That finding certainly reflects my experience at the City University of New York, where over the past decade Chancellor Matthew Goldstein has relentlessly pressed for improving selectivity—through demanding that individual CUNY colleges meet higher SAT targets, or by establishing the widely praised CUNY Honors College. That Goldstein has accomplished all of this in the face of vitriolic opposition from CUNY’s faculty union makes his achievements all the more impressive.

Continue reading Why Selectivity Is Important

Celebrating FIRE

Like many people in the world of higher education, my first exposure to FIRE came when I was under duress. During my 2001-2 tenure fight, I (naively, in retrospect) assumed that college officials would follow written rules and regulations—after all, academics are supposed to revere due process and regular procedure. Instead, I was trapped in an Alice-in-Wonderland process in which the guidelines constantly shifted and in which stated expectations appeared one day and then vanished the next.

I knew about the water buffalo case, and in the midst of the case re-read my copy of Shadow University. What was (and is) for most people a horrifying read was, at the time, for me a comforting one. Kors and Silverglate gave me a better sense of what was happening to me and confirmed my belief in the need for public exposure of the affair. Sunlight, after all, is the best disinfectant.

Since 2002, FIRE twice returned to Brooklyn College, and in both instances with positive results. The first came in 2005, after I had published a piece in Inside Higher Ed criticizing the Brooklyn Education Department’s “social justice” criteria. In response, I received a letter (addressed to “Robert Johnson, Ph.D.”) from 30 professors in the department, demanding—in the name of “academic freedom,” no less!—that I cease publicly commenting about the department’s policies. (The professors, whose own letter was riddled with factual mistakes, didn’t point out any errors in my article; and, of course, the “dispositions” policy that I criticized was eventually repealed by NCATE.) I soon thereafter learned that the college’s “Integrity Committee” was investigating me for possible punishment.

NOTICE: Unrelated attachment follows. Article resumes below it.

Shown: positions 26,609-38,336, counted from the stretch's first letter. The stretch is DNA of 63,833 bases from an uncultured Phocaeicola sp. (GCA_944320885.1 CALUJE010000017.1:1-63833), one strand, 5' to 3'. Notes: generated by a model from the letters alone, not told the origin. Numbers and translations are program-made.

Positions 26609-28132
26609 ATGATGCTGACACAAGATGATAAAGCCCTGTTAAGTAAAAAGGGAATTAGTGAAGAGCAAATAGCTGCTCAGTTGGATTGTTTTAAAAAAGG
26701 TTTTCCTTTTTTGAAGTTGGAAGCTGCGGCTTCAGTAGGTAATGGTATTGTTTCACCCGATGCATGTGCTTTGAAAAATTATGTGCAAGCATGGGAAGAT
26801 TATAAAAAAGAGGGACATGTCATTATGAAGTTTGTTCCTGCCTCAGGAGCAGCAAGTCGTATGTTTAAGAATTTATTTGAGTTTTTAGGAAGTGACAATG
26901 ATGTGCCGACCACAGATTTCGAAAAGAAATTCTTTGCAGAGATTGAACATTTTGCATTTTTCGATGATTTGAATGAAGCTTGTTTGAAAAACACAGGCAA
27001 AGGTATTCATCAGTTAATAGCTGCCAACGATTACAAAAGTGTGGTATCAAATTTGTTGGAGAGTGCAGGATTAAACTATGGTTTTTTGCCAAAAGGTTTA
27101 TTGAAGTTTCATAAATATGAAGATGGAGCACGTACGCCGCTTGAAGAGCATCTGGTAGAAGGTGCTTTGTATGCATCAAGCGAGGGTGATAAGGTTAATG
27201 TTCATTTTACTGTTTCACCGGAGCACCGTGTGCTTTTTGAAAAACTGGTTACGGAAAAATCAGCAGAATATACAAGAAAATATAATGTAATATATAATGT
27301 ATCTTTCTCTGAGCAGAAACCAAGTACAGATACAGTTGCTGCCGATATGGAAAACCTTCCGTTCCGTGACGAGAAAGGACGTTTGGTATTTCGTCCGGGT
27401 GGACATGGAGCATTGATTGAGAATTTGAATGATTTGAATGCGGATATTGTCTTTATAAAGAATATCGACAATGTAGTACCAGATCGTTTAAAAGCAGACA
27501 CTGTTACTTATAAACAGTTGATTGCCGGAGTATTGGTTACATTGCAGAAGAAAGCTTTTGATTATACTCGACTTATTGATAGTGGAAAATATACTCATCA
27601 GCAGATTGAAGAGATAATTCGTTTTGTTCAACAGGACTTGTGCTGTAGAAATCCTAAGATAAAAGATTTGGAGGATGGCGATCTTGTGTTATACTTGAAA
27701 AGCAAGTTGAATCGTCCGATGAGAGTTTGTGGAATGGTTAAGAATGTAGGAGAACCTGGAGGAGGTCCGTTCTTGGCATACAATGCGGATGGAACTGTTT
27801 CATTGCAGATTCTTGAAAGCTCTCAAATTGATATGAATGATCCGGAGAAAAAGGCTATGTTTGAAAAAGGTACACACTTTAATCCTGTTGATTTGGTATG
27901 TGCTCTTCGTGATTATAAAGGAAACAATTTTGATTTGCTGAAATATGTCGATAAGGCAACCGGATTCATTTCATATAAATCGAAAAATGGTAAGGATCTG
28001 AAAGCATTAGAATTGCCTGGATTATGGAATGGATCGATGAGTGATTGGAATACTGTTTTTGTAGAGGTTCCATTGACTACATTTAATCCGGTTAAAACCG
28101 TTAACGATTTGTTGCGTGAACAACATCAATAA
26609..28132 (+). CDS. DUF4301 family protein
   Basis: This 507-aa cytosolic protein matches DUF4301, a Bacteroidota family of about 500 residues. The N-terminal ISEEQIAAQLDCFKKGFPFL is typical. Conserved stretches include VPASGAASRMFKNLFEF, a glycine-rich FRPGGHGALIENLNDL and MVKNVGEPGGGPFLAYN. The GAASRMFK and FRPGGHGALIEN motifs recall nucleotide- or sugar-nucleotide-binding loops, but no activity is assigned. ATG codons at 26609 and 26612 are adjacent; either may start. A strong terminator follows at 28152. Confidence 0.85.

This issue would have seemed, at first blush, to be an obvious academic freedom matter. But the CUNY faculty union, the Professional Staff Congress, had no interest in defending me: several signatories of the Education Dept. letter were prominent members of the union’s political arm, the so-called New Caucus.

At that point, I turned to FIRE. The organization penned a blistering missive to then-BC president Christoph Kimmich; within a day, I was informed that the Integrity Committee inquiry would be dropped.

A few months later, the Brooklyn Student Government passed a resolution affirming an “Academic Bill of Rights” for the college’s students. I’m usually skeptical of such measures, but endorsed the BC initiative, largely because the college’s then-provost, Roberta Matthews, had made clear her intent to include openly political elements in the curriculum.